be ready for the guillotine. The problem is the
Anglo-French-American consortium has not found an
"acceptable" alternative to Assad (there isn't
any); thus the bland sanctions, and the benefit of
Meanwhile, Qatar is convincing
the GCC to open a Middle East Development Bank -
inspired by the European Bank of Reconstruction
and Development (EBRD) - to, essentially, support
Arab Spring-practitioner states to the tune of
tens of billions of dollars annually. No GCC
bigwig will remark on the irony that the bank
won't deal with the zero-democratic GCC itself.
The House of Saud is now cool, calm and
collected - confident it will soon fully enjoy its
$60 billion weapons deal with Washington while the
United Kingdom already trains its National Guard,
deployed to maxim repression effect in neighboring
According to the British Ministry
of Defense, it's all about "weapons, field craft
and general military skills training, as well as
incident handling, bomb disposal, search, public
order and sniper training". All of the above very
handy in Bahrain.
Saudi King Abdullah may
hate Gaddafi's guts, but as far as Syria's Assad
is concerned - no matter the body count - he's
moving one sand dune at a time, savoring the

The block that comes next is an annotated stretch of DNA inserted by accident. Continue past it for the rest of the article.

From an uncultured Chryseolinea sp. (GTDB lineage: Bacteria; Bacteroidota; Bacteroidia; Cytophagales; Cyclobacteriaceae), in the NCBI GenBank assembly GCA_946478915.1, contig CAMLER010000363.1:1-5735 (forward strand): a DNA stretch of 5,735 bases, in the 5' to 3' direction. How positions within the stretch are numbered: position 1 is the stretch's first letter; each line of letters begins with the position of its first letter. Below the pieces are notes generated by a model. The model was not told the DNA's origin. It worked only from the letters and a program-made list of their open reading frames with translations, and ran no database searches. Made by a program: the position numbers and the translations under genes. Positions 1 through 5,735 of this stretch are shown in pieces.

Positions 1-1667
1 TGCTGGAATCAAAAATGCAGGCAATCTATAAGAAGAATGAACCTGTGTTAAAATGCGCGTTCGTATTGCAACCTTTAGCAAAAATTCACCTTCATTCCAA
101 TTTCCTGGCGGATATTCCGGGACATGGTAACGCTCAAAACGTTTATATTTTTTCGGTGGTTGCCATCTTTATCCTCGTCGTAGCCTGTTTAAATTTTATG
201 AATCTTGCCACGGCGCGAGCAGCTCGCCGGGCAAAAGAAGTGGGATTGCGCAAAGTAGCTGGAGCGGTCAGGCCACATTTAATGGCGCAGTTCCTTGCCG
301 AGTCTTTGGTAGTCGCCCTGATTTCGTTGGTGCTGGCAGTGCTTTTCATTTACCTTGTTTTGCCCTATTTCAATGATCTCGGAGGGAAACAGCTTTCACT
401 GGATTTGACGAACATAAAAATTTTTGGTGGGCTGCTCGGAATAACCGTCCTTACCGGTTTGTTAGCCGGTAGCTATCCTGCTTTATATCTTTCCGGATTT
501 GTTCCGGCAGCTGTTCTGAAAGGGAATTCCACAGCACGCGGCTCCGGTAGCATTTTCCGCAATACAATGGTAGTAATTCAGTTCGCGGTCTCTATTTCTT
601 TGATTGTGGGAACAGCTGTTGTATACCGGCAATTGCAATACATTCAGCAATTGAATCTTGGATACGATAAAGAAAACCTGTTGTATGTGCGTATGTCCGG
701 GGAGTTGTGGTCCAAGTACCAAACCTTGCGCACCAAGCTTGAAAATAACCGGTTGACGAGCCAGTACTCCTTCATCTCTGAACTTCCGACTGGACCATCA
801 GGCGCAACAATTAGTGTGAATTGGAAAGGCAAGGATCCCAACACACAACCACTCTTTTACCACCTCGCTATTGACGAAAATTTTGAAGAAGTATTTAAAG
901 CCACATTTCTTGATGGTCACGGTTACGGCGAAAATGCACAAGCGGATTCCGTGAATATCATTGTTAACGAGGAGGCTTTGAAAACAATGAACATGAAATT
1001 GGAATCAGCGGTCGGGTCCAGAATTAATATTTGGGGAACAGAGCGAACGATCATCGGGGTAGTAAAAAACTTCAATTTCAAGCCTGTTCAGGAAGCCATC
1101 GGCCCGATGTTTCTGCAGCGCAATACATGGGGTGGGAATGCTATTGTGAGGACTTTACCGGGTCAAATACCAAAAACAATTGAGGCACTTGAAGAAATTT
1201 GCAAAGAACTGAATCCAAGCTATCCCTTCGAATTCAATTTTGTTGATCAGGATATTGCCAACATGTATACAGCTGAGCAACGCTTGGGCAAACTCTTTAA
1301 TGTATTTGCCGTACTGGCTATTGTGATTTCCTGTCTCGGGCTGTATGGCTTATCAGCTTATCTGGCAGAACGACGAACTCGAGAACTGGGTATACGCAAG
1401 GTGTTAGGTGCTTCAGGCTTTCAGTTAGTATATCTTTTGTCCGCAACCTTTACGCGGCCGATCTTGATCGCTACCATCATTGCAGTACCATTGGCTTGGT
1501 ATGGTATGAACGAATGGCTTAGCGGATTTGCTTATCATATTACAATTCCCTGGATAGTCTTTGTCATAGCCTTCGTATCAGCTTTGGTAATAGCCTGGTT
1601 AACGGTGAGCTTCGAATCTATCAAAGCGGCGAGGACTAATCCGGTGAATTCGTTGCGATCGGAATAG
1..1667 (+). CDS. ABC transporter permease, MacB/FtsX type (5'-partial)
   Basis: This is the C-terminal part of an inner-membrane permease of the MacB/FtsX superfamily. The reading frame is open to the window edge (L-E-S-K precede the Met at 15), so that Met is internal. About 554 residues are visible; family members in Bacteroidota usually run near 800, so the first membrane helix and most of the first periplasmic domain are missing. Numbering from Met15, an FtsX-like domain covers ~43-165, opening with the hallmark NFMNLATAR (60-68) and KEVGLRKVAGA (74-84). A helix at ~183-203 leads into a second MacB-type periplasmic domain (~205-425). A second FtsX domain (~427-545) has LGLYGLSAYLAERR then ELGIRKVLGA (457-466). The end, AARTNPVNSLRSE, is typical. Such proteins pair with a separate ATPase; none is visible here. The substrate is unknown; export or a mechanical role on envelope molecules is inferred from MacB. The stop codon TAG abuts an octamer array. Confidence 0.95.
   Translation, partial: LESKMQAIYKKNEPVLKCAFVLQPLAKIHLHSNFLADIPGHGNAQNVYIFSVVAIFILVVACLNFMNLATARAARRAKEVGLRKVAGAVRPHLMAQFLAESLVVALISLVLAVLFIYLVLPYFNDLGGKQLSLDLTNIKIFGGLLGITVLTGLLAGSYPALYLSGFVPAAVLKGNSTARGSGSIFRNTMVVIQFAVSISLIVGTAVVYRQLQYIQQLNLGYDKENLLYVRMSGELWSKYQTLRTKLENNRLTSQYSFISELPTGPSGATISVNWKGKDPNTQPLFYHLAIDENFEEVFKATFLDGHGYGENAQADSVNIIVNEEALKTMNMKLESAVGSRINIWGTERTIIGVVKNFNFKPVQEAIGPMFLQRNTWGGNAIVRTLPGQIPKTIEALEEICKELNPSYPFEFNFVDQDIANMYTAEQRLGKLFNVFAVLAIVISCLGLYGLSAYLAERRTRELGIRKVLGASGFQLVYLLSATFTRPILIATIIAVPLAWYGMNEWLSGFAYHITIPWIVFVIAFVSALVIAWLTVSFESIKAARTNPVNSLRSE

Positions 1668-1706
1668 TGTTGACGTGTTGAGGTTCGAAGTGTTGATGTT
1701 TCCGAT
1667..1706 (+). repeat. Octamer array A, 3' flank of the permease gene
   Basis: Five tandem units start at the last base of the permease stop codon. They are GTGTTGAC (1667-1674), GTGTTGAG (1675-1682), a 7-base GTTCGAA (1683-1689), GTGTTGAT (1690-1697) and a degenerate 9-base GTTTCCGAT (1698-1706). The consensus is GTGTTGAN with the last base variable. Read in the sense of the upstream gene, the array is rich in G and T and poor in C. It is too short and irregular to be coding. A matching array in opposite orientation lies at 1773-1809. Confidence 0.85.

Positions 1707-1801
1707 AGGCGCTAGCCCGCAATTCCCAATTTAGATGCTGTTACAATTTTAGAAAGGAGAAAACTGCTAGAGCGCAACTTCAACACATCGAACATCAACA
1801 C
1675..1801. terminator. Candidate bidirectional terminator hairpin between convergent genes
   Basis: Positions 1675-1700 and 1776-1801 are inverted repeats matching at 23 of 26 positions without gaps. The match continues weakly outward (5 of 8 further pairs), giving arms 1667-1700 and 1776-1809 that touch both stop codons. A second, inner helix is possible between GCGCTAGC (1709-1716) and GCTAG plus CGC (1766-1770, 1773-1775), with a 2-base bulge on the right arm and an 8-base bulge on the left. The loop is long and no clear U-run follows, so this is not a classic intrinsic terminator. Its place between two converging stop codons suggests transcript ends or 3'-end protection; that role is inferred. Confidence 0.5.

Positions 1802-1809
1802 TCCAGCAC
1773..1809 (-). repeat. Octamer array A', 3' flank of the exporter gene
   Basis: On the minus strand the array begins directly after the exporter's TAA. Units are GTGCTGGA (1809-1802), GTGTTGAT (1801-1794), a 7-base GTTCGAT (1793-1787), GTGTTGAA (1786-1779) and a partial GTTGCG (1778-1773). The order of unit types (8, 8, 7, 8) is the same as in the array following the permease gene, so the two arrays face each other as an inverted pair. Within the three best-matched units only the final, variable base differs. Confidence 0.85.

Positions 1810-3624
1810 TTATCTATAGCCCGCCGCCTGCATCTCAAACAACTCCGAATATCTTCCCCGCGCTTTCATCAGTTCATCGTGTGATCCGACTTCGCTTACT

prospect of a Muslim Brotherhood-dominated Syria.
In Libya, the House of Saud cannot but relish the
heavy Islamist contingent featuring in the "rebel"
transitional council, which by the way has refused
to reveal the identities of most of its members.
The House of Saud went directly to
Pakistan, Malaysia, Indonesia and the Central
Asian "stans" for diplomatic support - and perhaps
the odd weaponry - to crush the pro-democracy
protests in Bahrain. How not to relish the dark
prospect of hardcore Wahhabis discussing with
their good friends of the Pakistani Inter-Services
Intelligence how to go from crowd control to
kidnapping and the odd target assassination.
Or maybe the juicier part is the American
reaction - that this perpetual, ultra-reactionary
Pak-Saudi alliance is interfering with
Washington's push to "guide popular uprisings"
towards a "democratic conclusion". Who's fooling
Trojan Horse in da house The Syrian uprising is by a measure of at
least 80% a youth movement, mostly secular, with a
motto that could be summed up as "all united